Friday, June 9, 2017

More Than Trivial: Working Memory and Pain Management

by Lauren Sweeney, Office Manager
Knowledge of American history, popular music or sports may not be the first thing someone might be thinking about when they begin physical therapy, but our patients have come to expect that, when they walk through the door, they will be greeted by a Question of the Day. This rotating slate of various trivia and logic puzzles delights and challenges our patients so much that often a patient will end a phone call or email by asking, "What's the question today?"

While it may seem just a simple distraction, engaging the brain in recalling information or cracking a puzzle can serve a more useful purpose: pain management. Working memory, the part of short-term memory that takes on immediate cognitive tasks and processes language, also manages attention, meaning it is to a degree responsible for what we perceive and experience. When that working memory is engaged in a task, then, it can do so to the exclusion of other stimuli, such as pain. In a study conducted at the University Medical Center Hamburg-Eppendorf, participants were given a painful stimulation which was then followed by a cognitive task. The more complex the task, researchers found, the less pain the participants reported. And it wasn't all in their heads - MRI data showed a decreased neuronal response as well, meaning that fewer pain signals were making it to the spinal cord.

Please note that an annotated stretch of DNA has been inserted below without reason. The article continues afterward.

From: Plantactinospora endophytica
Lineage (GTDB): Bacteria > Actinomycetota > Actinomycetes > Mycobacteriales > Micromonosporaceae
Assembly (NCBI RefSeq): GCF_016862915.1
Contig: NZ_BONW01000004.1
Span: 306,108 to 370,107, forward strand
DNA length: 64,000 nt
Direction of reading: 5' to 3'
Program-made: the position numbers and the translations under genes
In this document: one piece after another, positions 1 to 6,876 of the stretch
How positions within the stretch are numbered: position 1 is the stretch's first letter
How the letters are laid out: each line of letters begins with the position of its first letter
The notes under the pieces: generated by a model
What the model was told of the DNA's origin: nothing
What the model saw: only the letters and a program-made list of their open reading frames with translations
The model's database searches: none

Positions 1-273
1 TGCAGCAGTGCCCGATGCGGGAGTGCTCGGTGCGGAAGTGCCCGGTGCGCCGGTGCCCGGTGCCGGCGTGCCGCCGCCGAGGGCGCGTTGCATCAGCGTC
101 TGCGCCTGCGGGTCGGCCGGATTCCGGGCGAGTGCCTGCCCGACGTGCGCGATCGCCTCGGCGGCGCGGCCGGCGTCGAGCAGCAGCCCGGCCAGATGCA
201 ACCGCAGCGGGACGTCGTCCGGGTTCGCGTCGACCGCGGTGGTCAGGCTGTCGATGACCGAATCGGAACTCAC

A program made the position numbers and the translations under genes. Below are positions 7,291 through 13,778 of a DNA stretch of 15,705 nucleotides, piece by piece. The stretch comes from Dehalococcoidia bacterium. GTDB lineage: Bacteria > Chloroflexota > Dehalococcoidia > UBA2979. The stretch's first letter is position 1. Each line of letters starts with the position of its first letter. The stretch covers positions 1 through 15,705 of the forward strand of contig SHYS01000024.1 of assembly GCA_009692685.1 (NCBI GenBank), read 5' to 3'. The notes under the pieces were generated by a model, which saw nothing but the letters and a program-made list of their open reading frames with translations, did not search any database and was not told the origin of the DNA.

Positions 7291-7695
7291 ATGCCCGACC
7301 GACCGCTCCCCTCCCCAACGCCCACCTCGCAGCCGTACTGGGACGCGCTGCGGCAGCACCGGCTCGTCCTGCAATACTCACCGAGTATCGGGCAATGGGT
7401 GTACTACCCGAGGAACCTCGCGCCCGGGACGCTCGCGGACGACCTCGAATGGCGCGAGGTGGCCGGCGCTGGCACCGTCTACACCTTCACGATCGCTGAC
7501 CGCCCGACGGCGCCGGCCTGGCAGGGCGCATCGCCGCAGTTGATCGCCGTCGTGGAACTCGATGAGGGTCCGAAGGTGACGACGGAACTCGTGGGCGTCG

All that said, there's no evidence that working memory engagement is helpful in alleviating chronic pain, and it's certainly no substitute for seeing your doctor or setting up an appointment with a physical therapist. It may, however, lower pain just enough to start off a physical therapy session on the right foot. On that note, I'll leave you with my favorite riddle: A man lies dead, surrounded by 53 bicycles. What happened? (Feel free to answer in the comments below!)

Reference:
Sprenger, Christian et al. Current Biology, Volume 22, Issue 11, 1019-1022.

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